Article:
Around this time Ian began finding his lunch bag disassembled in the classroom sink and filled with water.  The teacher asked who was doing this.  No one could figure it out, though everyone knew.  Christmas holidays were a welcomed reprieve that arrived not a moment to soon.  The color appeared to return to Ian’s drained face and as he spent time with close family friends and was reminded what healthy relationships look like.  It made me realize how far off of “normal” he had gotten in the social cage I was dropping him at Monday to Friday during the school year.  The holidays ended and January arrived and I felt like I was sending Ian back to finish a sentence in a prison of sorts where I had little to no control of his day to day treatment.

And in fact, January ended explosively, when I received a call from the principal asking if anything had happened at our home the night before.  I had been at work but my nanny reported someone coming and banging loudly on the door, which she would not open.  The principal informed me that another student had come forward after playing after school with Charlie and Marco the day prior.  He expressed concern about “how much” these boys hated Ian and more concern about a plan they had made to come to his home and set off fireworks when he opened the door.  They claimed to already have the fireworks.  I had already forwarded screen shots of text messages sent to Ian’s phone threatening that Charlie could “see him” and “knew where he lived” only a week prior to this.  The principal appropriately now saw the severity of the situation.  Not only was this a threat, but they had come to the door of our home.  Bullying was now beyond the school 9-3 and extended to our personal residence with threats of fireworks in the evening.  Suddenly this seemed very real.  The school called the  VPD youth services and an officer attended.  He pulled Charlie and Marco from class searched their bags explained to them the risk and consequences of their actions, including that after 13 they could be criminally charged.  Marco was tearful and afraid and appeared remorseful.  Charlie showed no sign of remorse and bragged he had beat the system since the “cops didn’t find anything”.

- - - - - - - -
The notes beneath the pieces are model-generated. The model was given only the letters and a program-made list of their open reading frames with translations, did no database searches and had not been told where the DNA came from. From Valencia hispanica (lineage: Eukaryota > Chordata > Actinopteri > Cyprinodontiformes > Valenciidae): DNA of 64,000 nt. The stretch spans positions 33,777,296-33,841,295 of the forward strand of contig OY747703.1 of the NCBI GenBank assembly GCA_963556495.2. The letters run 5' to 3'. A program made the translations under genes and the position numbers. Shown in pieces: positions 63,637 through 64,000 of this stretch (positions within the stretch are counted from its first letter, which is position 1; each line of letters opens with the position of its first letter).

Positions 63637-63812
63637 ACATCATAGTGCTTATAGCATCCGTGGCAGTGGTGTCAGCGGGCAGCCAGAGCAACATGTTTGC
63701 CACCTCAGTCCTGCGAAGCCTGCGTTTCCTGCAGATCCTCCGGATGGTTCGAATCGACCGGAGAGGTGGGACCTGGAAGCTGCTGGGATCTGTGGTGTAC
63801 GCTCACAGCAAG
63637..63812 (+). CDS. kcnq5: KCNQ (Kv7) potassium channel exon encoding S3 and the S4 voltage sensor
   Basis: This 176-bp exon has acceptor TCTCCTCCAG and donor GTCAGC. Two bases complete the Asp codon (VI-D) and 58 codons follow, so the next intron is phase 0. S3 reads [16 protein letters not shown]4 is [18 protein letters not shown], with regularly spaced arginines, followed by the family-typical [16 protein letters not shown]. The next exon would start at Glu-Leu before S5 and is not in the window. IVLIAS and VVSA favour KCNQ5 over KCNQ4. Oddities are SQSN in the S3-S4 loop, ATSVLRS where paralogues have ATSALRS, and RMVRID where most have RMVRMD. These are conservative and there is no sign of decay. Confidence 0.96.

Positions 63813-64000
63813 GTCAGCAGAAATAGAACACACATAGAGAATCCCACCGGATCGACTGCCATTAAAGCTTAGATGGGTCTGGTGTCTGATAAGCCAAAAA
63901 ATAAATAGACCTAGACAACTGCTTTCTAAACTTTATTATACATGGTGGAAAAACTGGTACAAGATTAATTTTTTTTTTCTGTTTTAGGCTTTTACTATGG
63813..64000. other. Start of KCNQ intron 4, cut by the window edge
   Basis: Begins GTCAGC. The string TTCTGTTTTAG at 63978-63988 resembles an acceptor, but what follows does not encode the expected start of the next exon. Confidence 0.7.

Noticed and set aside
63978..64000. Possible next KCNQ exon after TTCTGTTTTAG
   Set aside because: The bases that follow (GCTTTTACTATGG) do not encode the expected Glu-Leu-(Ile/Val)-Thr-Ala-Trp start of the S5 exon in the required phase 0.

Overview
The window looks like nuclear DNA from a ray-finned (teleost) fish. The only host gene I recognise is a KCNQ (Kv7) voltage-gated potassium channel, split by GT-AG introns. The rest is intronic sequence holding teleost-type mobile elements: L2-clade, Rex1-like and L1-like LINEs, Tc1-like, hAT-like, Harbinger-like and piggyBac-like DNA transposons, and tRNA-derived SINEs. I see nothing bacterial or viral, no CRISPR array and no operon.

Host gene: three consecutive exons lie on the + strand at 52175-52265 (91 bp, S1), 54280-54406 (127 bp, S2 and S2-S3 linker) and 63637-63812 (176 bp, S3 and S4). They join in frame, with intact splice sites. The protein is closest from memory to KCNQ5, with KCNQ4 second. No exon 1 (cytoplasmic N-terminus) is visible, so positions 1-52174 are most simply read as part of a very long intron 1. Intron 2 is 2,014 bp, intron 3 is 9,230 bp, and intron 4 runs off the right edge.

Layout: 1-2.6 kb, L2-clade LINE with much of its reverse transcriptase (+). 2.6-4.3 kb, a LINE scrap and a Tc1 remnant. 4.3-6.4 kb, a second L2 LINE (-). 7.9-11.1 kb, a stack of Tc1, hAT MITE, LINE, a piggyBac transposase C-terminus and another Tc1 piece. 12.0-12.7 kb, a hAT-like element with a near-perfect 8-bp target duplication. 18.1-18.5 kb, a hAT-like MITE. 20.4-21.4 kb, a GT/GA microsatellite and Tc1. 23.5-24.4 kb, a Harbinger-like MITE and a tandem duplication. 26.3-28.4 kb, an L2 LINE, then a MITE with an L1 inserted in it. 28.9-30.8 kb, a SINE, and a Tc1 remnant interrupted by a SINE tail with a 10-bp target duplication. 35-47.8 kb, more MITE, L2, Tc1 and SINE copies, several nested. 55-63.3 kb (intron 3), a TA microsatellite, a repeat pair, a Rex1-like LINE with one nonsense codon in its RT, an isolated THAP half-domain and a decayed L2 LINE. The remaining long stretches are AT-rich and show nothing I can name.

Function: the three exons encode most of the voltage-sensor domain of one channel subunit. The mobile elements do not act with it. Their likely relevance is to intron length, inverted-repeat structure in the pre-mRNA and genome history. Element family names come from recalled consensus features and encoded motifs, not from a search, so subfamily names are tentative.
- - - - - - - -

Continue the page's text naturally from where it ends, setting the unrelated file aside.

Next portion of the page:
I was shaken by how far this had come. How had things gotten this far?  How had we spoken and documented the slow but steady erosion of Ian’s sense of self and overall happiness as a result of bullying and yet things had continued to progress to this point? At least I assuaged myself, we were here.  It was real now.  We were steps ahead of those most horrific stories of bullying that we all hear amid the pink shirts in February.  But were we?